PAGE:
Keep people, pets and plants warm

Published 10:18 am Friday, January 6, 2012

Keep pets warm during the winter


News Intern

During winter months, special precautions should be made to ensure the comfort and safety of the “three P’s” — people, pets and plants.

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Most would agree that the elderly are often affected when the temperature drops during the winter. Many older community members live alone and should be checked on consistently to ensure safety. Belinda Green, Senior Center Director, urges people to keep in contact with elderly family and neighbors during the cool winter months.

“Just a friendly knock on the door or a phone call to check on someone is beneficial,” Green said. “Seniors need people they can trust to make sure they are safe.”

Senior Center member Eleanor Hodges always tries to keep in touch with her friends at the Center.

“We should be calling each other, even if it’s just to check and make sure everyone is okay,” Hodges said. “You have to depend on others.”

Green also notes the amount of phone scams targeting seniors in the winter. Scammers can ask for vital information such as living situations or Social Security numbers.

“Never say you live alone, especially to a stranger on the phone,” Green said.

Family pets are also vulnerable to winter weather. Beth Eck, Bainbridge Humane Society director, advises pet owners to take precaution when it comes to low temperatures.

“It’s best to keep animals inside during the winter,” Eck said. “If they can’t be kept inside, it is a city ordinance to provide proper shelter.”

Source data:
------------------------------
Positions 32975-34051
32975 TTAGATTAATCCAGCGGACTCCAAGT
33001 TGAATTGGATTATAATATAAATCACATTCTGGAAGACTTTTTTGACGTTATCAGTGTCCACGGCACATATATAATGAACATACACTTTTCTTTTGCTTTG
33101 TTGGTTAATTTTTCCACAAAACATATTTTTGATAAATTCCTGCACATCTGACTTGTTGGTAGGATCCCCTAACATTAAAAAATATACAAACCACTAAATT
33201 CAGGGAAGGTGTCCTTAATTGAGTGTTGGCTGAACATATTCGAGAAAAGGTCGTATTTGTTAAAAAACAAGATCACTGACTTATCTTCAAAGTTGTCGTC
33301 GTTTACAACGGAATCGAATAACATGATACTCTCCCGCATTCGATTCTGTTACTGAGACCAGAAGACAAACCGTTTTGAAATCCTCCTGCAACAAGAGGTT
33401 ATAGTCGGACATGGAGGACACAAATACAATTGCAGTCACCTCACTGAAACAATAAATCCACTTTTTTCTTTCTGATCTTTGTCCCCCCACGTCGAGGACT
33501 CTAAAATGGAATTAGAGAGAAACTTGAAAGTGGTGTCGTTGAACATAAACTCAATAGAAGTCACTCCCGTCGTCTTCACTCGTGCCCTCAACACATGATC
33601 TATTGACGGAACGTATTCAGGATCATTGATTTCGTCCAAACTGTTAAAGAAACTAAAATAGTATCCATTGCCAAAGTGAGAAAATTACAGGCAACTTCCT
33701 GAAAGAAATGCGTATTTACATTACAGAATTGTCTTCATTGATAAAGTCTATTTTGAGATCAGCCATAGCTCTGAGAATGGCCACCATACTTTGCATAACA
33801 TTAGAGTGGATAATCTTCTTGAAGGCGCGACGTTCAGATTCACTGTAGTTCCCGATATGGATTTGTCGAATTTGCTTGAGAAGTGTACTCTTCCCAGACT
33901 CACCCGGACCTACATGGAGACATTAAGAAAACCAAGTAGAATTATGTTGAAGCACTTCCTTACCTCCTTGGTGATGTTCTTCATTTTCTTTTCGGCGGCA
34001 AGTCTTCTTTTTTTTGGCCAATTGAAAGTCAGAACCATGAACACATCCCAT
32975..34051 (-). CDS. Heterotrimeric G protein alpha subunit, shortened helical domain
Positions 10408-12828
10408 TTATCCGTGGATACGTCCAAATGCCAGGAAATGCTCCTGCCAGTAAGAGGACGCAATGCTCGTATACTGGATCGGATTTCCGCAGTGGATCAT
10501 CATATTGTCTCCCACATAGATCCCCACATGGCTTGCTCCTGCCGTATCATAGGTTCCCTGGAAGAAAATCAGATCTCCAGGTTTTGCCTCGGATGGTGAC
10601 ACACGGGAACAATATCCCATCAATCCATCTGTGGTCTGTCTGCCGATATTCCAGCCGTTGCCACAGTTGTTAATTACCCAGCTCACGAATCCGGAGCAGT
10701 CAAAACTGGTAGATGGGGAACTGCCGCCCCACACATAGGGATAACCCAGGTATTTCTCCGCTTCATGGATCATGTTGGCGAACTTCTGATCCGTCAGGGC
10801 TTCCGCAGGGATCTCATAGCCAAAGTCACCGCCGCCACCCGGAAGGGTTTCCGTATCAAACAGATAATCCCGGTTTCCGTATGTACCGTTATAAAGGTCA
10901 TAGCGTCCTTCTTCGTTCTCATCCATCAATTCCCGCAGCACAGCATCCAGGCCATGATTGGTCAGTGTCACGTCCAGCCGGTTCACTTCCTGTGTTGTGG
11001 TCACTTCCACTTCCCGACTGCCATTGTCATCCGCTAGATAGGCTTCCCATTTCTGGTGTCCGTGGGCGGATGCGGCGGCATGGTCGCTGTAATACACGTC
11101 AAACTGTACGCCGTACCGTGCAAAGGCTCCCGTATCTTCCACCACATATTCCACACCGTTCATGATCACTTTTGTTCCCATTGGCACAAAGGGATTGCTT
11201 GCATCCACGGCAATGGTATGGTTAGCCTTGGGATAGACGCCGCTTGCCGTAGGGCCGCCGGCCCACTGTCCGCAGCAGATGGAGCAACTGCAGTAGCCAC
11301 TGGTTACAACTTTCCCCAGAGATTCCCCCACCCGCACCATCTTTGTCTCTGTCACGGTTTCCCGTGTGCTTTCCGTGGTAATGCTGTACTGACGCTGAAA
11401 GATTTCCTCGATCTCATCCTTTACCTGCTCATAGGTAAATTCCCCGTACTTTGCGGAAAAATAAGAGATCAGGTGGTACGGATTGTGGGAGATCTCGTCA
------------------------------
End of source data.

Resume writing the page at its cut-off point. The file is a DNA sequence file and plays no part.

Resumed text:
Eck said that certified heating lamps, insulation, and blankets are good tools for pet houses. These simple items can aid in keeping animals warm and protected from the wind.

When temperatures drop, animals can struggle adjusting to the conditions.

“When an animal isn’t used to the cold, it can be extremely hard on them — especially older and pregnant animals,” Eck said.

When it is necessary for pets to go outside, providing them with a sweater is an inexpensive way to protect them from the elements.

“Having a little coat for your pet is nice, and for them, a coat or a t-shirt is better than nothing at all,” Eck said.

Necessary steps should also be taken when dealing with gardening plants during winter. According to local nursery owner Jeff Jeter, tender plants should be covered or moved inside when frost is expected. Sheets, newspaper or plastic can be used to protect plants from frost.

“Just because it’s not freezing temperatures, frost can still fall,” Jeter said. “You can place your plants under trees, inside or even under the eave of your home to protect them from frost.”

If plastic is used to cover plants, it should be removed during the day to regulate temperatures. Continuing to water plants consistently is also important to their survival.

Jeter also suggests never cutting plants after a frost in attempt to save them. Cutting back plants encourages them to grow and should not be done until winter is over.

As temperatures drop this winter, keeping these tips in mind will help protect pets, plants and loved ones.